The Man Who Never Was

Released 1956




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The Man Who Never Was

Movie Summary

Ronald Neame
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The Man Who Never Was (1956) tells the true story of a cunning British plot to mislead German intelligence over the invasion of Sicily in 1943. The corpse of a fallen British officer is floated off the coast of neutral Spain, whilst carrying what seems to be vital tactical information. Will the Germans believe the (actually quite false) information in these papers and assume the British intend to invade Greece instead? The screenplay is based on a memoir by the intelligence officer who devised the plan.


Trivia, Notes, Quotes and Allusions


  • TRIVIA (3)

    • Robert Brown is dubbed in the role of Inspector French by Howard Marion Crawford.

    • The poem quoted before the credits at the start of the film is taken from an anonymous Scottish ballad of the mid-16th century: "Last night, I dreamed a deadly dream/Beyond the Isle of Skye/I dreamt a dead man won the fight/And I think that man was I."

    • The voice of Winston Churchill, which is heard twice in the film, was provided, like several other voices on the soundtrack, by an uncredited Peter Sellers.

  • QUOTES (3)

    • Admiral Cross: It's the most outrageous, disgusting, preposterous - not to say barbaric - idea I've ever heard. Work out full details and get them to me in the morning.

    • The Father: You English always say "England" when you mean "Britain".

    • Lt.-Cmdr. Ewen Montagu: [on being advised of the invasion plan]: Sicily, eh? Well, I suppose it's the obvious place.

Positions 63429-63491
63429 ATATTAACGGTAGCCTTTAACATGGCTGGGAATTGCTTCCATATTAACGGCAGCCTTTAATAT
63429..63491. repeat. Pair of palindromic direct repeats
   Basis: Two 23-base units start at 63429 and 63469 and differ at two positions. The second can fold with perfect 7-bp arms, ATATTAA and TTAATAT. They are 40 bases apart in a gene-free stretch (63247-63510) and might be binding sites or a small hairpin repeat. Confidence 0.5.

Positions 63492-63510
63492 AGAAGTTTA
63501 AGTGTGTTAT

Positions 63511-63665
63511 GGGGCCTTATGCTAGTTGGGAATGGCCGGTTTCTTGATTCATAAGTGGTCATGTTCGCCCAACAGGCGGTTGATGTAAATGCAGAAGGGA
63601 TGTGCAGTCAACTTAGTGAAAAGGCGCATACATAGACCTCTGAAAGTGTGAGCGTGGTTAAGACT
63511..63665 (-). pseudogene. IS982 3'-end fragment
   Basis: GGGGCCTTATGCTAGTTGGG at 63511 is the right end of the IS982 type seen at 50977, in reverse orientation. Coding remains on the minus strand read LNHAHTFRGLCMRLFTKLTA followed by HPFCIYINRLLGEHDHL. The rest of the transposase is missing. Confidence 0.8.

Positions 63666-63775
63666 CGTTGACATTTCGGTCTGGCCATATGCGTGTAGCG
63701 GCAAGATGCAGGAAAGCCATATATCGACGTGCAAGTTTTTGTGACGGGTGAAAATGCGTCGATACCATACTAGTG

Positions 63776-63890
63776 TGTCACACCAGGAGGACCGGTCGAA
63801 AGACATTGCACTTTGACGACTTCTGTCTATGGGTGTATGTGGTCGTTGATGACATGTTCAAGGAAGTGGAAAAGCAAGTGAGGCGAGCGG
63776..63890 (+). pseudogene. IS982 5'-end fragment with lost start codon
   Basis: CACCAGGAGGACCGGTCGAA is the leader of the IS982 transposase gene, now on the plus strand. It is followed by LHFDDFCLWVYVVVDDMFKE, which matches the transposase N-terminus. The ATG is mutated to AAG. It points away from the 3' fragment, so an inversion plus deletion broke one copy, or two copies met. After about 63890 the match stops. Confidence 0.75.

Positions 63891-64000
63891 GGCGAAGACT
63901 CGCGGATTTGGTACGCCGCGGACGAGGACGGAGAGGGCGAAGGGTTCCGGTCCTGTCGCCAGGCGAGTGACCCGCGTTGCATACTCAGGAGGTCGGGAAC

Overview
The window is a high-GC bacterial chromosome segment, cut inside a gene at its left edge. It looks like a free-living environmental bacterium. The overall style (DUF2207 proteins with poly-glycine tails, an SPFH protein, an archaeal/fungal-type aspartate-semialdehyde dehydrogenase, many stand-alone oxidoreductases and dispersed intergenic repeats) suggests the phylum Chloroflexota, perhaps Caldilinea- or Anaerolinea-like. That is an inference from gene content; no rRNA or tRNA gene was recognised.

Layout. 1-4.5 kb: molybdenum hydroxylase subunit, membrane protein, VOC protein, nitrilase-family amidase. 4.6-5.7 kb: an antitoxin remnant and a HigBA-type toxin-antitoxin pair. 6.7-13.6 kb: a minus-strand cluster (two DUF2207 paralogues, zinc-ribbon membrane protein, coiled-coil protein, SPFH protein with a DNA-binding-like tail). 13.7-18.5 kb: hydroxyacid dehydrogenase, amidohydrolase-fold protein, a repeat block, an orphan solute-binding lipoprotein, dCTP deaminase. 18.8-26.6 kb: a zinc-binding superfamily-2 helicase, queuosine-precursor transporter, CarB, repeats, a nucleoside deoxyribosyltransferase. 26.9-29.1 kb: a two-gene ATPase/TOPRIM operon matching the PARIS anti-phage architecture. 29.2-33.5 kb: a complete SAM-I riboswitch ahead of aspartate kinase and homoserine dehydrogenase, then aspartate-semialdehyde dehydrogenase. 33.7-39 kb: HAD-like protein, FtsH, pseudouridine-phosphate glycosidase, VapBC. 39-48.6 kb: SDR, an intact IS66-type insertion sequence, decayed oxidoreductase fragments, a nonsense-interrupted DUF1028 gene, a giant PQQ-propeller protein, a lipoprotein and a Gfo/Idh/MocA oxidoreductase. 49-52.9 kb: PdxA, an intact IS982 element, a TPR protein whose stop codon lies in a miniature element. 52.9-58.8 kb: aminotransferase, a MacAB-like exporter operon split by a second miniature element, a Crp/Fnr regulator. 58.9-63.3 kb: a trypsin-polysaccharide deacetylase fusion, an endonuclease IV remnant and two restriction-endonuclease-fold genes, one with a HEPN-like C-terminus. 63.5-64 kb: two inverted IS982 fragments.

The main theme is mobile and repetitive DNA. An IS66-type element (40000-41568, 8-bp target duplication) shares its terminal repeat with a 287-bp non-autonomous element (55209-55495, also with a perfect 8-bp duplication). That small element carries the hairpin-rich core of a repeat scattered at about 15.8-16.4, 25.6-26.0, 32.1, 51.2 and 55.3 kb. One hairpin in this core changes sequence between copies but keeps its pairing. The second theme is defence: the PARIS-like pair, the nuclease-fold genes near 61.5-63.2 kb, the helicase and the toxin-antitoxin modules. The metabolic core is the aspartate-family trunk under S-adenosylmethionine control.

Admiral Cross: Yes. All too obvious.

  • NOTES (3)

    • Although Ewen Montagu was in his early forties at the time of "Operation Mincemeat", Clifton Webb, who plays him in this film, was much older, in his mid-60s. Webb also appears with a full naval beard, where Montagu was always clean-shaven - Webb refused to shave off his trademark pencil moustache for the film, and British naval officers of the 1940s were not allowed to wear moustaches without beards.

    • The true identity of "William Martin" was kept a secret for well over fifty years after the end of World War II and was unknown when this film was made. In the twenty-first century, a BBC television documentary revealed that the dead body used to fool the Germans was actually that of a penniless Welsh tramp, Glyndwr Michael, who had committed suicide. He had had no family. His name has since been inscribed upon the Spanish grave of "the man who never was".

    • This is based on the now-famous true story of "Operation Mincemeat" during World War II. However, the sub-plot involving an IRA agent spying for the Nazis is fictitious.


More Info About This Movie


Action & Adventure


Classics, Thrillers, Espionage